Avoiding Food Poisoning in Your Diet during Pregnancy

Food poisoning is never fun, but certain bacteria can affect your diet during pregnancy and cause serious complications and illness. Therefore, it is doubly important to take all the necessary precautions to eliminate common bacteria like e coli, salmonella, and listeria by practicing both safe cooking methods and keeping your kitchen scrupulously clean during pregnancy.

You should also avoid certain foods that simply harbor too much bacteria over the course of the next few months. Following are some simple tips you can follow to make sure you stay healthy and safe—and protect your baby’s wellbeing—during your pregnancy.

Clean Fruits and Veggies

Before you eat any fruits or vegetables, you need to make sure they are properly cleaned. The easiest way to remove any dirt, bacteria, or pesticides is to spray the surface first with vinegar, and then with hydrogen peroxide. Then wash under running water to remove the vinegar and hydrogen peroxide as well as any impurities.

 If you can afford to buy organic produce, this will significantly cut back on the amount of pesticides you consume during pregnancy. If you cannot afford to go completely organic, focus on the Dirty Dozen, the produce proven to have the most concentrated amounts of pesticide: celery, peaches, strawberries, apples, blueberries, nectarines, bell peppers, spinach, kale, cherries, potatoes, and grapes.

Cook Meats Thoroughly

When it comes to eating meat, you should choose organic or all-natural cuts of meat and cook them thoroughly. If you don’t have a meat thermometer, now is the time to buy one and use it often.

Meat–even precooked meats–should be heated to an internal temperature of 160 degrees Fahrenheit. To register the temperature properly, you will need to insert the thermometer probe in at least two inches, into the center or thickest area of the portion.

Wash Surfaces and Your Refrigerator

The solution of vinegar and hydrogen peroxide you used to clean your fruits and veggies with can also be used to clean your kitchen surfaces and refrigerator, especially if you are avoiding chemicals throughout your pregnancy. Your kitchen counters should be cleaned after every meal preparation, and every clean up.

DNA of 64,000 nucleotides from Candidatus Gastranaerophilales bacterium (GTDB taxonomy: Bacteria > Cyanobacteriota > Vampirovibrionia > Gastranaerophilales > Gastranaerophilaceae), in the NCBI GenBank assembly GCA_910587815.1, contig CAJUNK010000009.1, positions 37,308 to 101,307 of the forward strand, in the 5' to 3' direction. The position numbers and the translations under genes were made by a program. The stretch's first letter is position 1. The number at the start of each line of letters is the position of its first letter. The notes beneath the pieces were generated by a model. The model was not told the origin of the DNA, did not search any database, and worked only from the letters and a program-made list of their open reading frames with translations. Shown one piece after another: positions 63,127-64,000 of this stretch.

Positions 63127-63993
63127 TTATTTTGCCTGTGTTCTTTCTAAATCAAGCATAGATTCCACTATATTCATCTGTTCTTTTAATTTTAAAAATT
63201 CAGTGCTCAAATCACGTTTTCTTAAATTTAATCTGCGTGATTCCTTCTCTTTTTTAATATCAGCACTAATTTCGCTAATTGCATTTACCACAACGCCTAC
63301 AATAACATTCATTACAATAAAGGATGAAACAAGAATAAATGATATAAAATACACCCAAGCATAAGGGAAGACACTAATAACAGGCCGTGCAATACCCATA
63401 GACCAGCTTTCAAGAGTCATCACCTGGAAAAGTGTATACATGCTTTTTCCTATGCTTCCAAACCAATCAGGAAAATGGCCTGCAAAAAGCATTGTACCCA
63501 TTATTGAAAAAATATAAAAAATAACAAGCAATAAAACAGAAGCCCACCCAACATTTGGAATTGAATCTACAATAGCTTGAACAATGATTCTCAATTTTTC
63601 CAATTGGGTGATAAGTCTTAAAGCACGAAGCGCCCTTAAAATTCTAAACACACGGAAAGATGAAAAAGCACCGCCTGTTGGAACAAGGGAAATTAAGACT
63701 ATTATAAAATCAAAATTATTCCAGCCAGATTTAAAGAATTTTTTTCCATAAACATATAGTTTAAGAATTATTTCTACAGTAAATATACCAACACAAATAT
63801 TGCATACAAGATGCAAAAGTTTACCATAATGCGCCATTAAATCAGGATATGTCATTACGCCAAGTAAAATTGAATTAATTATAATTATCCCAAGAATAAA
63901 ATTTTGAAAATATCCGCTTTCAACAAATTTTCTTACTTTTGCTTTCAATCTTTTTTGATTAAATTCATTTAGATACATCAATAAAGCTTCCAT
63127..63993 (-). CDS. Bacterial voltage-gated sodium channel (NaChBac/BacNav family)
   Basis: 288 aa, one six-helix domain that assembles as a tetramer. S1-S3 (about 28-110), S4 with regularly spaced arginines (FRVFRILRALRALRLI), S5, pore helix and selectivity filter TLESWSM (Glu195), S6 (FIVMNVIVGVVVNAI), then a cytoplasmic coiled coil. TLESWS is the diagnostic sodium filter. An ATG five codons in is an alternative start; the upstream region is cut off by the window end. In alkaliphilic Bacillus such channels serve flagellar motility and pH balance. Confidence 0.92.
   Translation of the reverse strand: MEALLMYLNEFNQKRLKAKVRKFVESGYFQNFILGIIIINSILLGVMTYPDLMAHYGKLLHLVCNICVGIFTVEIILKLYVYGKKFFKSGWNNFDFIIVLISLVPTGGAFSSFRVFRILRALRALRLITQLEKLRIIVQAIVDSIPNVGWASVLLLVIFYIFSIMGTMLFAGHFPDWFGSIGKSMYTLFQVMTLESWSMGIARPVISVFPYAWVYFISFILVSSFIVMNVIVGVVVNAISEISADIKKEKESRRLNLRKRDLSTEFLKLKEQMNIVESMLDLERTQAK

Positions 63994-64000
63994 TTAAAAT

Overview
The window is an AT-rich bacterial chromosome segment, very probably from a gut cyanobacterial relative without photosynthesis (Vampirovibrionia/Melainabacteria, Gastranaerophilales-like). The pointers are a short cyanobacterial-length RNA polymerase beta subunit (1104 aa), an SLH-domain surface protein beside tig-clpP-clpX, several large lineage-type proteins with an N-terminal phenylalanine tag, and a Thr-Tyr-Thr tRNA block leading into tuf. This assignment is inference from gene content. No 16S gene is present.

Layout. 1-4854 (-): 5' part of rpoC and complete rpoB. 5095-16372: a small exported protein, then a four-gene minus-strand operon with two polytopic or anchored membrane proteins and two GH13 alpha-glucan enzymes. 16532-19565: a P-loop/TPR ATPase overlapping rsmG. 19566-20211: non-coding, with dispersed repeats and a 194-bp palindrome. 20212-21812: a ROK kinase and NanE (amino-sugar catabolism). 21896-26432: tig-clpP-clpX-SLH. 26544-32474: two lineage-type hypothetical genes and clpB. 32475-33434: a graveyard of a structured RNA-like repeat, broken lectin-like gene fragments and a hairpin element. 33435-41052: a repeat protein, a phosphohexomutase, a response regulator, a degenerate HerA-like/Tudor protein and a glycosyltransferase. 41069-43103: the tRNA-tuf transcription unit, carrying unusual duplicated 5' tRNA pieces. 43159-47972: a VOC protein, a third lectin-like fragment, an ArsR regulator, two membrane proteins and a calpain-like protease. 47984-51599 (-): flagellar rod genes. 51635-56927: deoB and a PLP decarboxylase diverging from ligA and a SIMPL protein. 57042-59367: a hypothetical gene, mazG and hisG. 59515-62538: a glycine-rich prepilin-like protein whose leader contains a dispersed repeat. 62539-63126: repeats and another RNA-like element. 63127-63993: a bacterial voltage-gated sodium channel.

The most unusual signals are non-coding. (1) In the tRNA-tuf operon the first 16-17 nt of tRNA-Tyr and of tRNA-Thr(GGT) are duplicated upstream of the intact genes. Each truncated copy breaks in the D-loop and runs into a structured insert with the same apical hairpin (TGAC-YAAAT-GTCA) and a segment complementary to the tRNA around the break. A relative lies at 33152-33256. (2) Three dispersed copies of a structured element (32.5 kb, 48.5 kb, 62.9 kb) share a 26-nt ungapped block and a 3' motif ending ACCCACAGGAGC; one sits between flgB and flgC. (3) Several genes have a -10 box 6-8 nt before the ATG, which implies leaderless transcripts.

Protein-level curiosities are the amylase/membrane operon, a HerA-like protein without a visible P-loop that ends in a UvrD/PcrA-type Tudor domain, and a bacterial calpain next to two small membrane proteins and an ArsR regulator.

Your refrigerator should be cleaned at least once a week, or more than that if you have any kind of spills. Keeping your kitchen clean and sanitary will kill off any bacteria that could potentially contaminate your meals.

Wash Your Hands

We all know how important it is to wash our hands, but it’s easy to forget when you are rushed or distracted. So it’s important to make a special effort before meals, after meals, and before and after food preparation. Using warm water and soap, you should work a lather into your palms and the back of your hands.

Continue working the lather, and sing “Happy Birthday” three times in a row to make sure you have washed your hands for a proper length of time. Then dry your hands on a clean, sanitary towel such as a paper towel. This is the most sanitary way to wash your hands and keep them clean, eliminating bacteria that could cause food poisoning and make you and your baby quite sick.

Avoid Processed Meats

Eating lunch meat while pregnant is generally not a good idea, because processed meats can contain listeria. This bacteria is found in deli meats, soft cheeses, and processed foods. While cooking will kill of the listeria bacterium, studies show it can grow back after cooking and before the food product is packaged.

Unless you reheat your deli meat to a temperature of 160 degrees Fahrenheit, you run the risk of getting listeriosis. So avoiding processed foods, deli meats, and unpasteurized cheeses is the safest way to prevent listeriosis during pregnancy.

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